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Plans and Practices for Groundwater Protection at the Los Alamos National Laboratory: Final Report FIGURE 1.2 LANL groundwater protection activities over time. DOE and LANL are at about the halfway point in establishing the groundwater protection program. In preparing this report, the committee considered the program to be work in progress. The committee’s findings and recommendations are intended to assist DOE and LANL to complete the program by 2015 as required by the Consent Order. SOURCE: Johansen, 2006. progress, the committee also recognizes that considerable work remains. OVERVIEW OF THIS REPORT This report is organized according to the sequence of activities that one might consider in developing a groundwater protection program. Chapter 2 describes the technical, legal, and public issues that frame the program. Chapter 3 addresses sources of contamination and the degree to which they are accounted for and controlled. Chapter 4 describes hydrogeologic pathways along which contaminants might move from their sources eventually into a water supply and evaluates LANL’s Interim Plan to monitor those pathways. Chapter 5 addresses monitoring activities themselves—well drilling, sampling, sample analysis, and data quality. Each chapter addresses parts of the task statement and includes findings and recommendations. Chapter 6 summarizes all of the committee’s findings and recommendations. In the course of this study the committee developed some general observations that bear on the groundwater protection program. These observations are summarized below and presented in greater detail throughout this report. LANL learned a great deal during its Hydrogeologic Workplan, which was carried out from 1998 through 2004 to develop sufficient information to begin site monitoring (LANL, 1998a, 2005a). Work in geochemistry has not kept pace with this work in hydrogeology.7 Geochemical studies applied to LANL’s groundwater protection program would address how contaminants’ interactions with natural and anthropogenic materials affect their transport by groundwater—they may move freely with the groundwater or be retained to a greater or lesser extent by materials along the groundwater pathways. Geochemical interactions affect contaminant migration from sources (Chapter 3), along groundwater pathways (Chapter 4), and in monitoring wells (Chapter 5). A second observation is that LANL needs better ways to demonstrate its considerable knowledge of the groundwater system—ways that are both scientifically meaningful and reassuring to citizens. Introduced in Chapter 3, the use of mass balance and the careful representation of uncertainties are two recurring themes throughout this report. Mass balance analyses, with estimates of data uncertainties, can be used to account for contaminant sources, releases, radioactive decay, and migration through the hydrogeologic system. 7 Water is responsible for the migration of contaminants in the environment. Hydrogeology is the study of groundwater behavior in the subsurface. Geochemistry is the study of the chemical processes and reactions of materials of the Earth, and in this case would include how contaminants interact with these materials and groundwater.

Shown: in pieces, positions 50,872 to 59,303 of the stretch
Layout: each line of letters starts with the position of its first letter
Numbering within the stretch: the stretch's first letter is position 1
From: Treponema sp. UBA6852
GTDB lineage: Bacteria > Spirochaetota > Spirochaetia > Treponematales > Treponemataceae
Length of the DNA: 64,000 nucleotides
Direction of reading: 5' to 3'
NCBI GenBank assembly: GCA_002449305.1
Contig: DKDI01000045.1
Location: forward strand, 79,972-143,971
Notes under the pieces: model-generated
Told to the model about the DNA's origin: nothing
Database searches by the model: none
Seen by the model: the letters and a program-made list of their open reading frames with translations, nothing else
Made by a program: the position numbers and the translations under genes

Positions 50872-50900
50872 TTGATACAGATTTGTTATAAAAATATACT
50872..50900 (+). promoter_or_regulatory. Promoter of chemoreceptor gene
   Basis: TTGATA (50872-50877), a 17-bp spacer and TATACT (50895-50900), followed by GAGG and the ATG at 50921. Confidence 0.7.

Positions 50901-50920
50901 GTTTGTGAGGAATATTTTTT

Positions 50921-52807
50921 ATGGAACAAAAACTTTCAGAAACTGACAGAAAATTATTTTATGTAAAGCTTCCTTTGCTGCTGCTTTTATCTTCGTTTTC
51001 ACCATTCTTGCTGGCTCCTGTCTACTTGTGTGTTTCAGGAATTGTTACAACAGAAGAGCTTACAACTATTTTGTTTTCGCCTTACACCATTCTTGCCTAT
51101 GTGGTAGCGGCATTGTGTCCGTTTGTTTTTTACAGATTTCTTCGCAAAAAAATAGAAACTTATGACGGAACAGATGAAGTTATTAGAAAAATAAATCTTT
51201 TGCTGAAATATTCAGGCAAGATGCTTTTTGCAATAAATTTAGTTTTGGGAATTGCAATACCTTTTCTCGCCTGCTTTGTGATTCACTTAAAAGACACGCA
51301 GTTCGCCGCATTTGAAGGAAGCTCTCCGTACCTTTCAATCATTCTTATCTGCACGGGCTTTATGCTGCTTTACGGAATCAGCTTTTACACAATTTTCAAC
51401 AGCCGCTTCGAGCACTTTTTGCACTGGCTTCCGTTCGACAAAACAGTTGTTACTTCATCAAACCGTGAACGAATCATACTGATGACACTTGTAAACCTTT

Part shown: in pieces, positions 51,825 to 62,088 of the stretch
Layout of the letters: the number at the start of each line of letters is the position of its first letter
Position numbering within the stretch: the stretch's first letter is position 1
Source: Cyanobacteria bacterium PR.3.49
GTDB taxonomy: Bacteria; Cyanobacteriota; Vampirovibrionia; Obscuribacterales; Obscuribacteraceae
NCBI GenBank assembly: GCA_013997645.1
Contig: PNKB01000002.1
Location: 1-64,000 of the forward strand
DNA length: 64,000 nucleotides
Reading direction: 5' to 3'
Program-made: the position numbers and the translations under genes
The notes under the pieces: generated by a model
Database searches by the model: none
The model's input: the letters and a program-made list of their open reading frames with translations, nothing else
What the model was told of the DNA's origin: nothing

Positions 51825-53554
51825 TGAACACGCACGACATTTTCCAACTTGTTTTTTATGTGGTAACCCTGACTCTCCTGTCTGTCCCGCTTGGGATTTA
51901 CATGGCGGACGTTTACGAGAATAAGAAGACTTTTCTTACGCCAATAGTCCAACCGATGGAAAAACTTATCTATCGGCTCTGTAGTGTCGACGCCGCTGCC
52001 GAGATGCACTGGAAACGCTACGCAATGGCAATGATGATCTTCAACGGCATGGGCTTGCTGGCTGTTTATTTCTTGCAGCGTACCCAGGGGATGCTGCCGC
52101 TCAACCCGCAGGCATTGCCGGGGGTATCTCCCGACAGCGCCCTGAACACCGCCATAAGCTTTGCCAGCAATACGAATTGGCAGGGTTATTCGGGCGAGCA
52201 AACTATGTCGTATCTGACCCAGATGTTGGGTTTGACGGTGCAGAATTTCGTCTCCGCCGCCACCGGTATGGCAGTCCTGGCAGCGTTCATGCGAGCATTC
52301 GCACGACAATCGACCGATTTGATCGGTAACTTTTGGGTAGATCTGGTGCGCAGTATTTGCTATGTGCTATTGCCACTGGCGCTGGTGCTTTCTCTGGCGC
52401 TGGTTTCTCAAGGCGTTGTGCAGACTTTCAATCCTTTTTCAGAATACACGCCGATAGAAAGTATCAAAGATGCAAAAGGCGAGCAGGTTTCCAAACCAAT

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Plans and Practices for Groundwater Protection at the Los Alamos National Laboratory: Final Report More generally, there are needs and opportunities for LANL to present more of its groundwater protection work in peer-reviewed literature. Peer-reviewed publication is the standard of science. LANL has produced massive amounts of report material, and the additional step of summarizing and publishing key portions, as it did with much information from the Hydrogeologic Workplan (VZJ, 2005), can help authenticate LANL’s groundwater protection program. LANL’s motto—“The World’s Greatest Science Protecting America”—is clearly applicable to groundwater protection.